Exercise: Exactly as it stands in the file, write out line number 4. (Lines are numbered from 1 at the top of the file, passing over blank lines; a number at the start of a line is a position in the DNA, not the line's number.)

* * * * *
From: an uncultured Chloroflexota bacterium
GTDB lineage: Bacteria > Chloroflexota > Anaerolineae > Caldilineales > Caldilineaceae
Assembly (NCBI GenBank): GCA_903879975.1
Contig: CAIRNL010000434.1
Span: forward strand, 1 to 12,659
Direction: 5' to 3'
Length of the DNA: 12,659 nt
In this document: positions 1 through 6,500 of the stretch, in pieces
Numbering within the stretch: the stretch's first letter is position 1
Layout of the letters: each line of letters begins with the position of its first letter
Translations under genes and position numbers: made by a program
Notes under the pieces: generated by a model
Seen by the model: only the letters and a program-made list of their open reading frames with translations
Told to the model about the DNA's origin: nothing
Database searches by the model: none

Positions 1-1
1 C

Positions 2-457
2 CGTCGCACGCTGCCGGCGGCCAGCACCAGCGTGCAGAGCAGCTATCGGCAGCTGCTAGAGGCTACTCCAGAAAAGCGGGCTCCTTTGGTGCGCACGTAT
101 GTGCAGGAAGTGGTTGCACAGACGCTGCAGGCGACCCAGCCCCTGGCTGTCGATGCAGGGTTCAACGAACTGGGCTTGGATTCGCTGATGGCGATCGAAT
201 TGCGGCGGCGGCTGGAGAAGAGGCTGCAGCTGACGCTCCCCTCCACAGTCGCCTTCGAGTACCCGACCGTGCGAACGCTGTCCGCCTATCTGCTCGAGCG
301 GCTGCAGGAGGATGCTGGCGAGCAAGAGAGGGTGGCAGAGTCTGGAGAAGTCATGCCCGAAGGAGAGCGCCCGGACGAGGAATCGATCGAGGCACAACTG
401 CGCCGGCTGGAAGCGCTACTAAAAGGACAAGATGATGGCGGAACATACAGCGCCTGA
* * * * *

Contig: CAIRNL010000434.1